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Improved Survival with Immediate Chemotherapy Following Surgery in Ovarian Cancer

Chemotherapy delivered within 25 days following surgery significantly improves survival among some women with ovarian cancer. These results were recently presented at the 2013 annual meeting of the American Society of Gynecologic Oncology.

Ovarian cancer is often treated initially with surgery to remove as much of the cancer as possible. Following surgery, patients are often treated with chemotherapy in an attempt to kill cancer cells remaining in the body.

Results from studies have suggested that a delay in chemotherapy delivery following surgery can negatively affect outcomes in women with ovarian cancer. Therefore, researchers are attempting to determine the optimal time from surgery in which to initiate chemotherapy in order to improve outcomes in this disease.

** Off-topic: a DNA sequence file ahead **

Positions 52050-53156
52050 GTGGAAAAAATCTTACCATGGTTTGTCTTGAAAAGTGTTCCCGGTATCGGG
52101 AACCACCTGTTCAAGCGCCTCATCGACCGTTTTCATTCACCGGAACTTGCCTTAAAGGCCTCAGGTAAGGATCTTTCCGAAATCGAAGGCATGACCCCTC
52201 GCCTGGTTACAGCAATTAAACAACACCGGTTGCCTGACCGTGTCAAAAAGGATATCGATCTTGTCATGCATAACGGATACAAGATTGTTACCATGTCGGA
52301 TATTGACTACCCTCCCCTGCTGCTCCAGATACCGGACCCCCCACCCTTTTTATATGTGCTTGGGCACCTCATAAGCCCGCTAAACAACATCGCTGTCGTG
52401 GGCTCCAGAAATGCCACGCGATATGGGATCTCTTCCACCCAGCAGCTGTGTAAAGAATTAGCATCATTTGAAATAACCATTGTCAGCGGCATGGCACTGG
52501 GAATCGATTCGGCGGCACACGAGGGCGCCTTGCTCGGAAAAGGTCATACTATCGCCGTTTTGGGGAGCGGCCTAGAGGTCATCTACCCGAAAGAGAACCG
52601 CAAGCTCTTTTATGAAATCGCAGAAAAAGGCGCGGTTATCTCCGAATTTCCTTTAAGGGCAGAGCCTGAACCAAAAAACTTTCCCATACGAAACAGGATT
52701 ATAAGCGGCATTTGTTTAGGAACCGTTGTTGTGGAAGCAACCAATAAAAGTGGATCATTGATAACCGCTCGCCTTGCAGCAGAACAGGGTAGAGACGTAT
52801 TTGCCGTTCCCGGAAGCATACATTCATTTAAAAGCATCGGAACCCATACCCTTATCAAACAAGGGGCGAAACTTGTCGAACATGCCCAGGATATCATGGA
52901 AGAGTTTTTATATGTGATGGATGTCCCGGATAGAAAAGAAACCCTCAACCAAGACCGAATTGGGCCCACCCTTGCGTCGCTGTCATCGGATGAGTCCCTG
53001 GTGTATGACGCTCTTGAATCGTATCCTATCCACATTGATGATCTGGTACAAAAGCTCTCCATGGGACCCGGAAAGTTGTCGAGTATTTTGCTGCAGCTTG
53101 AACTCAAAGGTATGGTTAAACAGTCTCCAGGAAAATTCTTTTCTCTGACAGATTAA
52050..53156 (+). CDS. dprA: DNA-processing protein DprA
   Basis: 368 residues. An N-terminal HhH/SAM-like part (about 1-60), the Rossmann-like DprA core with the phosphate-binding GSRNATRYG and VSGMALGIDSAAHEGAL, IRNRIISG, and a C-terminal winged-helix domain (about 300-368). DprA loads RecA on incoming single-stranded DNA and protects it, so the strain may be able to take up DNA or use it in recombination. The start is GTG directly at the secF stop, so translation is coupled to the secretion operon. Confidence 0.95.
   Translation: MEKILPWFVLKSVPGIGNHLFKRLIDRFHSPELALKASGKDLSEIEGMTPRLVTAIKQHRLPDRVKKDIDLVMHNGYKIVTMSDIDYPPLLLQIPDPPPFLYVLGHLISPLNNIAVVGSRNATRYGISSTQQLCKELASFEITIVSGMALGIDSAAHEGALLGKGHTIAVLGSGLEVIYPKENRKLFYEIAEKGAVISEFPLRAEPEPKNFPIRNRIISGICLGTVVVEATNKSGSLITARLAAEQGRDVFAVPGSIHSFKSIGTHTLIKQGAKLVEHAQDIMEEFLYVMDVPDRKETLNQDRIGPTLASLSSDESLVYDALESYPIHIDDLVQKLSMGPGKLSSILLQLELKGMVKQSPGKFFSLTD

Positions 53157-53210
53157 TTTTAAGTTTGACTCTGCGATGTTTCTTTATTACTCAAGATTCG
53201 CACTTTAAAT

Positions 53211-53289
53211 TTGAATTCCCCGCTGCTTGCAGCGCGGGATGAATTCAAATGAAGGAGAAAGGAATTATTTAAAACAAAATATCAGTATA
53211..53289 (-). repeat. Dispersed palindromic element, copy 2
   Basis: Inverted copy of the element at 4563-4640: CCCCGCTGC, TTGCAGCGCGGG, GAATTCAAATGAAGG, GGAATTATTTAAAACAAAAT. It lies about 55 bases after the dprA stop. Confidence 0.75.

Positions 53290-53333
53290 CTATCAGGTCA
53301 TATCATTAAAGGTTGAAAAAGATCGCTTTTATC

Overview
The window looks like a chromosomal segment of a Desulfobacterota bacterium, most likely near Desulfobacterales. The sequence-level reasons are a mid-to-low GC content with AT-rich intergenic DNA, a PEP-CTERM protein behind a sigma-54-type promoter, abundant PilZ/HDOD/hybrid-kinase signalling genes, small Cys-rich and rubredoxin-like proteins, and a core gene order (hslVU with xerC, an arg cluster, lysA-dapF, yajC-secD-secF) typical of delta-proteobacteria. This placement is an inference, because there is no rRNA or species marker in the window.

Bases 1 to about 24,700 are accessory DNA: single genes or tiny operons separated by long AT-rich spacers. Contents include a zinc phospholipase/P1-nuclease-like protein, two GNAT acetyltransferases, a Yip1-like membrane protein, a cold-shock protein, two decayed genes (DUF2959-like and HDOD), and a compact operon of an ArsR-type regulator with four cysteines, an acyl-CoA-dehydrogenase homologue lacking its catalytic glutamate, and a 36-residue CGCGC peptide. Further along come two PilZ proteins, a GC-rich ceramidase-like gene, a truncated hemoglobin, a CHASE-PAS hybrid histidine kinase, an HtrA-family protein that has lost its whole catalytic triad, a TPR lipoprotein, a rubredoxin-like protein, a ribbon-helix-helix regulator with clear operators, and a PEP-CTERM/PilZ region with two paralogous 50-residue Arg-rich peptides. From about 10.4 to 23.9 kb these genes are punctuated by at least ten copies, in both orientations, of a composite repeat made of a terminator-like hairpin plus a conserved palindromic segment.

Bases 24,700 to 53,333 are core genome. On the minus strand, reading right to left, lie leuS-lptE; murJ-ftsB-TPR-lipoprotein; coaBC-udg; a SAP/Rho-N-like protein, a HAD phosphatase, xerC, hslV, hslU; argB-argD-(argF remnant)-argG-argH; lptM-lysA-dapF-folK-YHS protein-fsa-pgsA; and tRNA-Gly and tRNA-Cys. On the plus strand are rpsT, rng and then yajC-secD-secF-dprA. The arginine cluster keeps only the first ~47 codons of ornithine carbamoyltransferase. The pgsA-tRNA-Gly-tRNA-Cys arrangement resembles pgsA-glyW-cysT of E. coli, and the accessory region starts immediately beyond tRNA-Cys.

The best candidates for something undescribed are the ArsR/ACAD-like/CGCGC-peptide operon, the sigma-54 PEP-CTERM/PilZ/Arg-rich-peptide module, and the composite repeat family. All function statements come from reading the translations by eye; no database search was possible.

Researchers affiliated with the Gynecologic Oncology Group (GOG) recently reviewed data obtained from a large clinical trial (GOG 218) that compared different treatment regimens in ovarian cancer. This trial included over 1,700 patients with newly diagnosed, advanced ovarian cancer. All patients underwent surgery followed by one of three different treatment regimens, all including chemotherapy.

Overall survival was significantly improved if patients started chemotherapy within 25 days of surgery, regardless of which treatment they received.
Women achieving the greatest survival benefit from receiving chemotherapy within 25 days of surgery were those with microscopic residual disease (only microscopic amounts of cancer detected following surgery).
The researchers suggested that initiation of chemotherapy within 25 days of surgery significantly improves survival among women with ovarian cancer, particularly those with microscopic residual.

Reference: Eskander R, Java J, Tewari K, Burger R, Monk B. Negative survival impact associated with >25 day interval from surgical cytoreduction to initiation of systemic therapy in advanced ovarian carcinoma: A Gynecologic Oncology Group ancillary data study. Proceedings from the 2013 annual meeting of the American Society of Gynecologic Oncology. Abstract 56.